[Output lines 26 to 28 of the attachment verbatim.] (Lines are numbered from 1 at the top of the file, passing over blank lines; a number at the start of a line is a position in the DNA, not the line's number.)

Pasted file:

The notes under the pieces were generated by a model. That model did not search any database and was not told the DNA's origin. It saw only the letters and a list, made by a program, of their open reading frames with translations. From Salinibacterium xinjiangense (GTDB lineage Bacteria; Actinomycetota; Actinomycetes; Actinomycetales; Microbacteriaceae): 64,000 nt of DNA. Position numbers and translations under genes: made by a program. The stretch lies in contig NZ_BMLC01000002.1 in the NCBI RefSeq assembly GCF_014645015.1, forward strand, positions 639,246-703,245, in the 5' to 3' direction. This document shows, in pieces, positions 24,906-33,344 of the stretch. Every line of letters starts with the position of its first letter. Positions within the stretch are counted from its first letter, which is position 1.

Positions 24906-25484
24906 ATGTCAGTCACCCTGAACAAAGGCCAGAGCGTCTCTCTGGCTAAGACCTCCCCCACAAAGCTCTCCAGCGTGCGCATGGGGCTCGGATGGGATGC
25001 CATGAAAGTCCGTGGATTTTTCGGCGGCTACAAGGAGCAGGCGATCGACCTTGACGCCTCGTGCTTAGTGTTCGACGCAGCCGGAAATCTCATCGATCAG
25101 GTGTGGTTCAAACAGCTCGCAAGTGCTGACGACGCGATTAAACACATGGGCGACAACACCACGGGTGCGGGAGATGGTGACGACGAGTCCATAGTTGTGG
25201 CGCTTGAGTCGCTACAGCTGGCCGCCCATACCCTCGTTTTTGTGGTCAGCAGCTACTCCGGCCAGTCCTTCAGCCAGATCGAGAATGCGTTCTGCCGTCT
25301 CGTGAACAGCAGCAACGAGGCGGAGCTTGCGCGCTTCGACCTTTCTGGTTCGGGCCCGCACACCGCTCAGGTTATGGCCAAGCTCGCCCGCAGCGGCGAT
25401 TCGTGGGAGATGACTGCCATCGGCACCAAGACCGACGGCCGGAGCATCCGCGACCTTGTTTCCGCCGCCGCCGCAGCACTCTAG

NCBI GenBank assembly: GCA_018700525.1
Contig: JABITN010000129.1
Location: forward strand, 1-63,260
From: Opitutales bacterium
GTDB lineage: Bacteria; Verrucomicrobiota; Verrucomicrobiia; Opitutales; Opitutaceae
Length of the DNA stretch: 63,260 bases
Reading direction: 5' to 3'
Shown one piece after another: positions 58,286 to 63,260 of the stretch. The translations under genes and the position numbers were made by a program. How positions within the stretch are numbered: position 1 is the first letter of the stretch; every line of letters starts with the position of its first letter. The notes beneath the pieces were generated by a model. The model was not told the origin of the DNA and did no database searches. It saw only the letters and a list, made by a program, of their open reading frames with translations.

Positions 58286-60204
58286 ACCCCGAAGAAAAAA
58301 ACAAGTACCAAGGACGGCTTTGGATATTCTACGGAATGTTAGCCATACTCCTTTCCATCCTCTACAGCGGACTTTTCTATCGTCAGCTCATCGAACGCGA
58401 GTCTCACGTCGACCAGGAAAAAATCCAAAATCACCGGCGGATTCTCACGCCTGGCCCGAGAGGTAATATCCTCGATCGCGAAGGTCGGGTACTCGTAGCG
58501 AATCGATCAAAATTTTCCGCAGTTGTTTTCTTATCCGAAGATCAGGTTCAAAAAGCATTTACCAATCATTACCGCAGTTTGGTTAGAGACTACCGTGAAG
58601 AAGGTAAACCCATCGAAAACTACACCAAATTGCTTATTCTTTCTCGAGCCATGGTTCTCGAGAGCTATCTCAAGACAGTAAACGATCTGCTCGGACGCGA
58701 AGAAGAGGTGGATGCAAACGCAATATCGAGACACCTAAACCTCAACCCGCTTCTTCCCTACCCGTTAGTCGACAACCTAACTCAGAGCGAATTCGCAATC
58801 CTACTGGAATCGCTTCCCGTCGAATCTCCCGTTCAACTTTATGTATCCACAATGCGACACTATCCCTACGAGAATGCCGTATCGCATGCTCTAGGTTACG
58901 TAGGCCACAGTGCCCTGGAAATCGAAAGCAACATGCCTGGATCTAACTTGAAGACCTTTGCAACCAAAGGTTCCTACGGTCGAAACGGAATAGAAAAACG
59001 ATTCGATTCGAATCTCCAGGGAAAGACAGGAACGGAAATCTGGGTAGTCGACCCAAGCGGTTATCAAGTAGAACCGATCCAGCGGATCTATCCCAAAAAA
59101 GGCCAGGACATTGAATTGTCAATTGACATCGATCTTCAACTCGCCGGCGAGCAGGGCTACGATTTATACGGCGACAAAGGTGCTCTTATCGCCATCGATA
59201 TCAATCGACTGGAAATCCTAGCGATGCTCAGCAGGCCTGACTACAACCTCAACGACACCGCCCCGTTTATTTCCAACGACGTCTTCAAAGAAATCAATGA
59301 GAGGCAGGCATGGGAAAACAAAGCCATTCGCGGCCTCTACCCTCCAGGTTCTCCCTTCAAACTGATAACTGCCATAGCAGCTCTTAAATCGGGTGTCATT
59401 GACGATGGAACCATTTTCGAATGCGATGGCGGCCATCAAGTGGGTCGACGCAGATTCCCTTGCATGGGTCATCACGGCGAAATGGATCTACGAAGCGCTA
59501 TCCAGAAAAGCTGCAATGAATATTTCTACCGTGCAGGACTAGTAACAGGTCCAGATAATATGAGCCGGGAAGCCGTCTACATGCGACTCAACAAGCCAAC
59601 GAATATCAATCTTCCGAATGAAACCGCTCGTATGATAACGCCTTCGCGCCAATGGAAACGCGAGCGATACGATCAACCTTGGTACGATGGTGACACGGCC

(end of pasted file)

59001 ATTCGATTCGAATCTCCAGGGAAAGACAGGAACGGAAATCTGGGTAGTCGACCCAAGCGGTTATCAAGTAGAACCGATCCAGCGGATCTATCCCAAAAAA
59101 GGCCAGGACATTGAATTGTCAATTGACATCGATCTTCAACTCGCCGGCGAGCAGGGCTACGATTTATACGGCGACAAAGGTGCTCTTATCGCCATCGATA
59201 TCAATCGACTGGAAATCCTAGCGATGCTCAGCAGGCCTGACTACAACCTCAACGACACCGCCCCGTTTATTTCCAACGACGTCTTCAAAGAAATCAATGA